Urged on by U.S. President-elect Donald Trump, Republican lawmakers rushing to scrap Obamacare said this week they hoped to make some changes intended to stabilize the insurance market while they work at repealing and replacing the law.
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The beginnings of a framework outlining what a post-Obamacare world could look like came in the same week that
Congress approved a resolution instructing key committees of both the House of Representatives and the Senate to draft Obamacare repeal legislation by a target date of Jan. 27.
The fate of the Affordable Care Act, popularly known as Obamacare, is a high-stakes political showdown between Republicans and Democrats that potentially jeopardizes medical coverage for millions of Americans and risks causing chaos in the health insurance marketplace.
The seven-year-old law has enabled up to 20 million previously uninsured Americans to obtain health coverage and helped slow the rise in healthcare spending. But Republicans have called it federal government overreach.
"If our general goal is to move decisions out of Washington back to the states, we should be able to make those decisions in the next several months," a key Republican senator working on the repeal, Lamar Alexander, told reporters outside the Senate this week.
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In a speech on the Senate floor, Alexander indicated Republicans are eyeing some moves insurers have said would help shore up the insurance plans offered on the Obamacare exchanges. The changes could be done by law or by regulation, Alexander said.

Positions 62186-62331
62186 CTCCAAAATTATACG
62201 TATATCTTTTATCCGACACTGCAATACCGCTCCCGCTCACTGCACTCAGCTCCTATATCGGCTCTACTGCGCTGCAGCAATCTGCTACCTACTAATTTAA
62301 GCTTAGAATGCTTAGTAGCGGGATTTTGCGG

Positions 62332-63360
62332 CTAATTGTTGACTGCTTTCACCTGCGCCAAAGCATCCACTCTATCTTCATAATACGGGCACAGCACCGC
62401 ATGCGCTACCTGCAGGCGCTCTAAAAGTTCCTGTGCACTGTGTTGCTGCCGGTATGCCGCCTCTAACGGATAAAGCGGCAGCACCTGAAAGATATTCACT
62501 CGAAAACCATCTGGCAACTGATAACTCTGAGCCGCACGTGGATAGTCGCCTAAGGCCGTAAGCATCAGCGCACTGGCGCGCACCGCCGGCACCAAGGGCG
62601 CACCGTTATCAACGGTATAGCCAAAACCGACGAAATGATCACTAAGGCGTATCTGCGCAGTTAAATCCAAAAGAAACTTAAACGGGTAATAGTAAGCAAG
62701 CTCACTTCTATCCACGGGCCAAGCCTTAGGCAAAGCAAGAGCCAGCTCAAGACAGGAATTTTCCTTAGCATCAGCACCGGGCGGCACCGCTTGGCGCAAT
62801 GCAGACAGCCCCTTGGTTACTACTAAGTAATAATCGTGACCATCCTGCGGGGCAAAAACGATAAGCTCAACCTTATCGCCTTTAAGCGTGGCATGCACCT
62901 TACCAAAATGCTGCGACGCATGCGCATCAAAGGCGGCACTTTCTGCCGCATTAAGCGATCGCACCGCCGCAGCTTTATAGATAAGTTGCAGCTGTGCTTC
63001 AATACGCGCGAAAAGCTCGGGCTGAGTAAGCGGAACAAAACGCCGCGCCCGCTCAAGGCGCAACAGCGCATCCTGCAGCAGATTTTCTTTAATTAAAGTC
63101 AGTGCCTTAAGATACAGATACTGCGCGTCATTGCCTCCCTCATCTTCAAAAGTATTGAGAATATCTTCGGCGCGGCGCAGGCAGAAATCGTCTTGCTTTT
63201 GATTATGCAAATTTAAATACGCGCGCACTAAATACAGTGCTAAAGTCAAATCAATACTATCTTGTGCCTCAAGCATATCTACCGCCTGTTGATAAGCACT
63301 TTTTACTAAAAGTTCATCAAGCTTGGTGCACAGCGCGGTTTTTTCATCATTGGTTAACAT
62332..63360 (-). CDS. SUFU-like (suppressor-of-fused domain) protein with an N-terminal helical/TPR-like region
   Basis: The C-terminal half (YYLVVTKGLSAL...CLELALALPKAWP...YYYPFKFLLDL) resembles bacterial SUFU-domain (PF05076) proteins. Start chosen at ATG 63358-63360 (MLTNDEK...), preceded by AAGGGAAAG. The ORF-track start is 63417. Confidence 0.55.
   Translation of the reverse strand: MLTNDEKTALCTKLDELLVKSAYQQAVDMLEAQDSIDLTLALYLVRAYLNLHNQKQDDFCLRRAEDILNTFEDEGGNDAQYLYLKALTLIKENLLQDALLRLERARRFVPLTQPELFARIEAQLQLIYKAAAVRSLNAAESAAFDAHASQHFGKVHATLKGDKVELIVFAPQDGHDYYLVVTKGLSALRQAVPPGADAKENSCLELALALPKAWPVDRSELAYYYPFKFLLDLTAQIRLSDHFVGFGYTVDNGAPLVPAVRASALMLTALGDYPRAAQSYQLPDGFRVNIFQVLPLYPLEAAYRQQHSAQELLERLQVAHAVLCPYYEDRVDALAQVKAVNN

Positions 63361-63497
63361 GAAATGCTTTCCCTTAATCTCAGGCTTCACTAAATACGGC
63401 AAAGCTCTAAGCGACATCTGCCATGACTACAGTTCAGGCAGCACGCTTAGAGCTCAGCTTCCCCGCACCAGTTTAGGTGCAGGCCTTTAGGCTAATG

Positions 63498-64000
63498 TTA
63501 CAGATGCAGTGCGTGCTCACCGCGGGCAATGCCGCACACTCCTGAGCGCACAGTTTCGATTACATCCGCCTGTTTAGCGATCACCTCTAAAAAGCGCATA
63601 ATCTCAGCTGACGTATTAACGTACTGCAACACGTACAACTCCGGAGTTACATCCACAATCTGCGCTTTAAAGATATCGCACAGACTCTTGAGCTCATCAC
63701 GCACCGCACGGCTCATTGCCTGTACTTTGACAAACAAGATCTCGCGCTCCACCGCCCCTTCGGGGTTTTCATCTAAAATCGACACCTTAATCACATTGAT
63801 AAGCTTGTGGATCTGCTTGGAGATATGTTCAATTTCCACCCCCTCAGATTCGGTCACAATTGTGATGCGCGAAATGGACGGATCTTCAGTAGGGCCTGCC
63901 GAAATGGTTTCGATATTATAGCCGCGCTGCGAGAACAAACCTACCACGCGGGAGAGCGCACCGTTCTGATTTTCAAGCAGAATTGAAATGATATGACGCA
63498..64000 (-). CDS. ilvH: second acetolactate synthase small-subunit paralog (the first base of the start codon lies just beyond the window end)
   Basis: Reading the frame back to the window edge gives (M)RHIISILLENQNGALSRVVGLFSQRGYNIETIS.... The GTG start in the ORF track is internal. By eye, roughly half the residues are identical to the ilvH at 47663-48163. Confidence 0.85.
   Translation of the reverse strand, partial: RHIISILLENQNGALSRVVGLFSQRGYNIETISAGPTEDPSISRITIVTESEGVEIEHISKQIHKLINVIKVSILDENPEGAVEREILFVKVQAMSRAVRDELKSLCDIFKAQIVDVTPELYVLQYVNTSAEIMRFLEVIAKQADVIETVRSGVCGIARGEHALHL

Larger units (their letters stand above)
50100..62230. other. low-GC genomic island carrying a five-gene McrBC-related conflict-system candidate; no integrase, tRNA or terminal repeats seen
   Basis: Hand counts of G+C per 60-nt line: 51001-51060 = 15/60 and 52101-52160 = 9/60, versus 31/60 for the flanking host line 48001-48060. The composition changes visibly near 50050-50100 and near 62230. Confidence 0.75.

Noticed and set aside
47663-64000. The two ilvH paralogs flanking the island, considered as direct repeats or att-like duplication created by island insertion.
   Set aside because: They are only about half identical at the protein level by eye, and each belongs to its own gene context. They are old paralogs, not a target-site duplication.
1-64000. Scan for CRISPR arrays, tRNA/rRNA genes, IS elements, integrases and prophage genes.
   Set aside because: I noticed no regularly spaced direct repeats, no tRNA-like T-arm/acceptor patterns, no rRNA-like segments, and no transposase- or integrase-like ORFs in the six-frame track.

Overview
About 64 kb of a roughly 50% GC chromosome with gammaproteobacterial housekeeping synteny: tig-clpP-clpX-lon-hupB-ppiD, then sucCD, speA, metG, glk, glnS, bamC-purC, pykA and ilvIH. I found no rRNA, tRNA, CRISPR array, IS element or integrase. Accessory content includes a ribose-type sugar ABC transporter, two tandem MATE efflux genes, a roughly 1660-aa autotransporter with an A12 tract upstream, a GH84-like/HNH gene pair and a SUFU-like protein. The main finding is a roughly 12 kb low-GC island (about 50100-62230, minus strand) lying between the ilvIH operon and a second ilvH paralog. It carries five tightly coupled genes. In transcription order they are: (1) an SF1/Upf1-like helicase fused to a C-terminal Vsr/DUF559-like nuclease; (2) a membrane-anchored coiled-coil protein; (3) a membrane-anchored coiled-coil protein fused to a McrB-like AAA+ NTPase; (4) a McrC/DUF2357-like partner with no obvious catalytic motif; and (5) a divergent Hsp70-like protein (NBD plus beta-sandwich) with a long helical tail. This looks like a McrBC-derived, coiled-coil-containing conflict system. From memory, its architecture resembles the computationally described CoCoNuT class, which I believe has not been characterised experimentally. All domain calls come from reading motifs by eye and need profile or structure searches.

Alexander said he favors continuing, at least temporarily, the cost-sharing subsidies that millions of Americans receive with their Obamacare exchange-based plans - a kind of financial assistance that helps keep down the cost of deductibles and co-pays.
He advocates adjusting the special enrollment periods that insurers say are sometimes abused by people who wait until they are sick to sign up for insurance. Insurers have long sought changes that would fix this facet of Obamacare to weed out misuse.
It would also help the transition to a new system, Alexander said, if individuals could use government premium subsidies to buy plans outside of the Obamacare marketplace.
Alexander is chairman of the Senate health committee, one of the committees drafting the repeal legislation.
He told reporters he had discussed his ideas with a number of senators and the process was evolving, but stressed it should be gradual, with some changes made by lawmakers and some by the secretary of Health and Human Services after he is confirmed. Trump has nominated Republican Representative Tom Price for the job.
"Certainty is something the insurance industry needs so they don't abandon coverage," said Senator Johnny Isakson of Georgia, another Republican lawmaker who has been working on how to stabilize insurance markets.
It was unclear whether lawmakers will reach the ambitious target date of Jan. 27 for drafting repeal legislation. But House Speaker Paul Ryan said on CNN on Thursday that Republicans are moving "as quickly as they can".
The 2010 law, Democratic President Barack Obama's signature piece of domestic policy, touches almost all parts of the U.S. healthcare system, making its replacement likely to take effect over a number of years, even if lawmakers are trying to draft changes in weeks or months.